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US Soccer has hired lobbyists to argue they pay the women just fine

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Yeah, sure, that’s one way to spend your money.

U.S. Women’s National Soccer Team Victory Parade Photo by Debra L Rothenberg/WireImage

A report from Politico today said that US Soccer has hired two lobbying firms to convince lawmakers in Washington, D.C. that the women’s claims in their equal pay fight are incorrect, and that this should be taken into account by anyone proposing legislation to pay the women and the men equally.

Politico listed the two firms as FBB Federal Relations and Van Ness Feldman. They also provided a presentation they obtained that was prepared in order to further USSF’s position that they are not underpaying the WNT.

The presentation shows slides comparing the WNT and MNT contract structures (guaranteed base salary vs payment for making rosters/winning games), showing that the WNT receives some benefits that the MNT does not get like health care and maternity leave, comparing World Cup prize money between men and women, and then at the end brags about how much USSF has already invested in the women’s game.

Importantly, these slides lack any context around why the WNT and MNT’s compensations are structured differently, as well as any context around the different histories of men’s and women’s soccer. Things like the men not receiving payment for Olympic participation leave out key information, like the Olympics being a full senior tournament for the women and a mostly U-23 tournament for the men. It claims to offer the women benefits the men don’t get, but really all that points out is that the men should probably be bargaining for some of these benefits too, like paternity leave and injury protection.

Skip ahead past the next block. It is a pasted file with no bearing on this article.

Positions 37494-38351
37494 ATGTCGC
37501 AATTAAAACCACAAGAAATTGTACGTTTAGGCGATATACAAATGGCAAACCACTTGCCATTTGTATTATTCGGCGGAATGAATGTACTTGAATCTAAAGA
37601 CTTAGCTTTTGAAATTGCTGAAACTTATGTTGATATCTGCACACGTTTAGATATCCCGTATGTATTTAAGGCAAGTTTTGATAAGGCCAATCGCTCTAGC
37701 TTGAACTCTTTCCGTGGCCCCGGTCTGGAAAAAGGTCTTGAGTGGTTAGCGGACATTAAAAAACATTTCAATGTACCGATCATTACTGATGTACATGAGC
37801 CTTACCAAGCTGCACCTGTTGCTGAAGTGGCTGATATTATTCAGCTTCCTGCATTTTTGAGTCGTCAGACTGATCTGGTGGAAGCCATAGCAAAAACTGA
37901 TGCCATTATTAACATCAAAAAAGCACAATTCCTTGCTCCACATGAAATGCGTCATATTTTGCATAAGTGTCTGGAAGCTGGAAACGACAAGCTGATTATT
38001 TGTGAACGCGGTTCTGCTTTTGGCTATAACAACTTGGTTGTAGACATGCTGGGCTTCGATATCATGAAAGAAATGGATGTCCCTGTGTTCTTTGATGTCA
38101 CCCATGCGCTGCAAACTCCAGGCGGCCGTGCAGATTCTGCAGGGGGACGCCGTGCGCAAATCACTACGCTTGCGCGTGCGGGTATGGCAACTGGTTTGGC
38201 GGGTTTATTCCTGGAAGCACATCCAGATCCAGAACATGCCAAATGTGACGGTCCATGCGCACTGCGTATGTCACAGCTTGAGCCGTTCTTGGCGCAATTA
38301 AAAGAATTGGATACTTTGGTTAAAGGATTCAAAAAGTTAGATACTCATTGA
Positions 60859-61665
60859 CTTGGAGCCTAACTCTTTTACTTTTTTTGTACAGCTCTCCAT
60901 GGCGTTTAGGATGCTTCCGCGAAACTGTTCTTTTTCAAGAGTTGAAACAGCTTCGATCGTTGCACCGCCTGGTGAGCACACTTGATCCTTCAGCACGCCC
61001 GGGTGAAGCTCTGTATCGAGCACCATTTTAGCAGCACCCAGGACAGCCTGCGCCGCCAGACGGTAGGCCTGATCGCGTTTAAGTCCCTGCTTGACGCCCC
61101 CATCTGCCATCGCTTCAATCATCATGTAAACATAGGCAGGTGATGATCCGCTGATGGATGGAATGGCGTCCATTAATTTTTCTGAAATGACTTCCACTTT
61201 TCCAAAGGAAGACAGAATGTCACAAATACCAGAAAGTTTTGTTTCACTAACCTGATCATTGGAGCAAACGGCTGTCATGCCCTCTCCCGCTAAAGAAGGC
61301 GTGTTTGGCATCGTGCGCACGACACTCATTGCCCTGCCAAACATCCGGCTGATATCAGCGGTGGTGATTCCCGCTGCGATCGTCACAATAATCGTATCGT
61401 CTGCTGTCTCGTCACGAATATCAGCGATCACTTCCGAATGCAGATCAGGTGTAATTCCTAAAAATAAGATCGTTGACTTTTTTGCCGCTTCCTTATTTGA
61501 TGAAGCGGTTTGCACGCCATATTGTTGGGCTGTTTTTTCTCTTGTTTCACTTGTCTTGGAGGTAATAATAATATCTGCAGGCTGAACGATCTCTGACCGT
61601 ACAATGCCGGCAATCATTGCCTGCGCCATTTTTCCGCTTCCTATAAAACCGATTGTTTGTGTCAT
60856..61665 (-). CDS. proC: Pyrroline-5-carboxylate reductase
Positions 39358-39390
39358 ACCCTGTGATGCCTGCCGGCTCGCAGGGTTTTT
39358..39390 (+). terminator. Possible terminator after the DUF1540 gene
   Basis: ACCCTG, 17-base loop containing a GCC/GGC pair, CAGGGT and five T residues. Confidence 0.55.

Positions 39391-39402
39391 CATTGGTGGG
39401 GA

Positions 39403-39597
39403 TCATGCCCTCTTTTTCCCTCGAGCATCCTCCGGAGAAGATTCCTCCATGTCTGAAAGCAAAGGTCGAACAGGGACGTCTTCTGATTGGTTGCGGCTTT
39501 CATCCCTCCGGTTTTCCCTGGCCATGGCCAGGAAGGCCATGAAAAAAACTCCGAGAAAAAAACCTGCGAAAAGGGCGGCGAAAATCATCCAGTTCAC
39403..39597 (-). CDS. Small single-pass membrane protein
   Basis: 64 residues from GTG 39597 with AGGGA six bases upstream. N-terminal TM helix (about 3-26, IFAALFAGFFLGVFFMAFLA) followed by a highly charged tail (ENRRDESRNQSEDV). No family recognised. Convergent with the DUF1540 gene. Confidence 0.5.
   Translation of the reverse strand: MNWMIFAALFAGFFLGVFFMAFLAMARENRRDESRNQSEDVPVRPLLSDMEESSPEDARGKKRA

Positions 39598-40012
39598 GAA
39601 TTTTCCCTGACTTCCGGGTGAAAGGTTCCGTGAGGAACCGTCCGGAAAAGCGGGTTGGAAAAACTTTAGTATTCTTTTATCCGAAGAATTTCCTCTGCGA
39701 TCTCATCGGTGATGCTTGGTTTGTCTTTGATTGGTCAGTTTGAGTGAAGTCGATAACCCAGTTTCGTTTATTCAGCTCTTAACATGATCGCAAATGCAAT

The slides also neglect to mention the women were willing to move to the MNT’s bonus structure, according to a player spokesperson, but got turned down by USSF. You can imagine why, when you see the bonuses all added up, as the Guardian did, that show how the men make more money through qualification and points won and advancement through knockouts at the World Cup, separate from World Cup prize money.

The last slide crucially does not mention just how little investment was needed until very recently for the United States to outpace the majority of other women’s teams. USSF managed to be better than a lot of bad federations, which is a low bar for bragging rights.

One wonders just how much money USSF is sinking into paying two lobbying firms, rather than putting that money towards the women’s team, or even other areas of USSF, like grassroots soccer or developing coaches and referees. Maybe they’re prepared to game it over the long run, where paying some lobbyists to influence gender equity legislation is cheaper than years of paying women more. Whatever the reasoning, that’s probably not going to kick off mediation with an air of optimism.